French translation is a core element of our business, as we assist in the translation of documents from French to English and vice versa to allow easier access for UK and international audiences. In this post, we’re going to share some simple tips for managing French translation.

Understanding French Translation

To understand the language, it is first necessary to understand the roots of the language. A simple glance back at the development of French can offer some insights into where challenges might arise in the translation process.

The (shared) root of the problem

Language being what it is, French as we know it now did not always exist. It developed over a long period of time, independently but parallel to many other European languages. These languages, including Italian, Spanish and English, share a common Indo-European source. Apart from some words that share etymologies, this shared root can give rise to challenges in French translation, creating a sense of false safety.

Handling sentence structure

While Indo-European languages can share some words, their sentence structure can vary considerably. To get around this, French translation can be viewed more easily when whole sentences are considered for translation rather than individual words in those sentences. The question of context in the sentence makes it easier to understand and communicate the intention of the original author.

French translation and idioms & cognates

French translation is rendered more difficult by the use of idioms and cognates. An idiom is a series of words that are not obvious in their meaning based on the individual words. In English, the phrase ‘Over the moon’ means to be happy. In French, ‘une bouche d’incendie ‘ translates into ‘a mouth of fire’ but actually means ‘fire hydrant’. Being aware of such idioms is important in avoiding inaccurate or confusing translations.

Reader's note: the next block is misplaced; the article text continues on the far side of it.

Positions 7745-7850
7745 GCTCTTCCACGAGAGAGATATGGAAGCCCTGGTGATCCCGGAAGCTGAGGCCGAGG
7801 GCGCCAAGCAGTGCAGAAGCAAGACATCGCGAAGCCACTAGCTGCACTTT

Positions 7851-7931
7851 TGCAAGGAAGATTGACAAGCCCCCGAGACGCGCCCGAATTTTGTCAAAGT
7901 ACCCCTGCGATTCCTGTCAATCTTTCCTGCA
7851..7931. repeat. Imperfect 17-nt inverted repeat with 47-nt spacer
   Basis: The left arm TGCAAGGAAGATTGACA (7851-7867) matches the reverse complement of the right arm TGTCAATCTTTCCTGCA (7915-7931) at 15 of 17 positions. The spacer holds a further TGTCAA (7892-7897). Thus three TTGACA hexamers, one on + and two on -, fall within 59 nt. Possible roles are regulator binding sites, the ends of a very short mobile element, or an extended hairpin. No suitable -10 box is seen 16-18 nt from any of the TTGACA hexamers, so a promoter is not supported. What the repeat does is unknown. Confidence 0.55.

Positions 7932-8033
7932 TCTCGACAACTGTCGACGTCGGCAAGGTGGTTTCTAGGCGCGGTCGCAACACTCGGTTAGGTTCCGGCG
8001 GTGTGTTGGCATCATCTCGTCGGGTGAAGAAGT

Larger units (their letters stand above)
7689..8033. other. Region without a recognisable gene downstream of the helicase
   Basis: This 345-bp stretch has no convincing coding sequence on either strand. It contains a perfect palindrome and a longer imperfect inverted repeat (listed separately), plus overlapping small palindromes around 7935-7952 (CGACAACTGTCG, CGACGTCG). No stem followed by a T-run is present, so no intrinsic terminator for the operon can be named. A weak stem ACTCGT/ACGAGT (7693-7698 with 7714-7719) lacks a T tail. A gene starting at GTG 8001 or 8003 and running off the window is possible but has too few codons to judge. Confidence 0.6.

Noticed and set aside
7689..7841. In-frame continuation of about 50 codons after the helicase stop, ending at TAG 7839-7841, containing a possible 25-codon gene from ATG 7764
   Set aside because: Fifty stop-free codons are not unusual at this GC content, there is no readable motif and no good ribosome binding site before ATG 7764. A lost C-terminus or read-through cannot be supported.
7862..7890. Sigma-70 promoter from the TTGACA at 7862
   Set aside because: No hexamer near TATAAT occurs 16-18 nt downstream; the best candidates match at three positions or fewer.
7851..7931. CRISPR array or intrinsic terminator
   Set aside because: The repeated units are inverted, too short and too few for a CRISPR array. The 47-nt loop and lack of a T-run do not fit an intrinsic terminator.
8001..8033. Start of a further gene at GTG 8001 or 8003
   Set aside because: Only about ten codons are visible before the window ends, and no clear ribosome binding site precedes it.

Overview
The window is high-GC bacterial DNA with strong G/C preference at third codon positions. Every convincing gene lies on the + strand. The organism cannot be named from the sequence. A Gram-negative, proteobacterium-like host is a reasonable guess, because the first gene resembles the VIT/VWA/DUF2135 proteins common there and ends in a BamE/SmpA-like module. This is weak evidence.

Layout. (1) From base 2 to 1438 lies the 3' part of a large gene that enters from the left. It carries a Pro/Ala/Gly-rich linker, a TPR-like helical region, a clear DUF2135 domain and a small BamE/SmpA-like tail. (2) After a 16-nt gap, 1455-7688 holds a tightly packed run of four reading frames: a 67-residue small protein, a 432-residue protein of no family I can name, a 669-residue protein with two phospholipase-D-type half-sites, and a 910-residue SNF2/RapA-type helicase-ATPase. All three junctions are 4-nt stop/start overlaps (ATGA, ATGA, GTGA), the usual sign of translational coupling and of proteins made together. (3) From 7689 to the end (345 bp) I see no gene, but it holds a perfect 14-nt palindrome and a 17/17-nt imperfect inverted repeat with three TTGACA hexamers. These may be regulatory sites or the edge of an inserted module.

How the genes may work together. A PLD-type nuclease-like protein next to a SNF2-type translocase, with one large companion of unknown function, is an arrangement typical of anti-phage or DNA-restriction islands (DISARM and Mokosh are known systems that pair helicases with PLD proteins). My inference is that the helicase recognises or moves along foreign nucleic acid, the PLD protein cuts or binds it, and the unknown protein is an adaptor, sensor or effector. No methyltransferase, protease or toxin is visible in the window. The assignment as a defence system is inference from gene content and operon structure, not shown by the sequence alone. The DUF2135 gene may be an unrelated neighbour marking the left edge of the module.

Cognates, on the other hand, are words in two languages that look the same and mean the same thing – as a result of a shared etymological root. Some examples are:

  • Amusant – amusing
  • La musique – music
  • Immense – immense

False cognates in a French translation

A further issue in French translation is caused by false cognates – words that one would think mean the same thing, but actually don’t. Some examples of false cognates include:

  • Actuellement – currently
  • Bras – arms
  • Une librarie – the bookshop

The above examples serve to illustrate some of the challenges in French translation – it can sometimes be easy to make a simple mistake.

Reviewing French translations

Fluency in French is just one aspect of French translations that can make a difference in the end product. In order to improve upon a translation, ask yourself the following questions by way of review:

  • Does the translated text read as if someone fluent in the target language had written it?
  • Have you introduced or lost cultural references during translation?
  • Does the translation serve its given purpose?

Those three questions will help to address:

  • How accessible a text is
  • How accurate the translation is
  • Whether the audience of the translated work will understand the final piece
  • Whether the tone of the translated piece is suitable for the intended purpose of the original text

It is also worth being aware of the reading age of the intended audience of the original text. Using language that is too simplistic – or, in the opposite case, too convoluted – can impact upon the suitability of the translation.

How can we help?

We specialise in translation, with trusted translators at hand to assist in French translation and a whole host of other languages around the world. Take a look at the languages we work in, and when you’re ready, get in touch. We’ll be glad to handle the rest.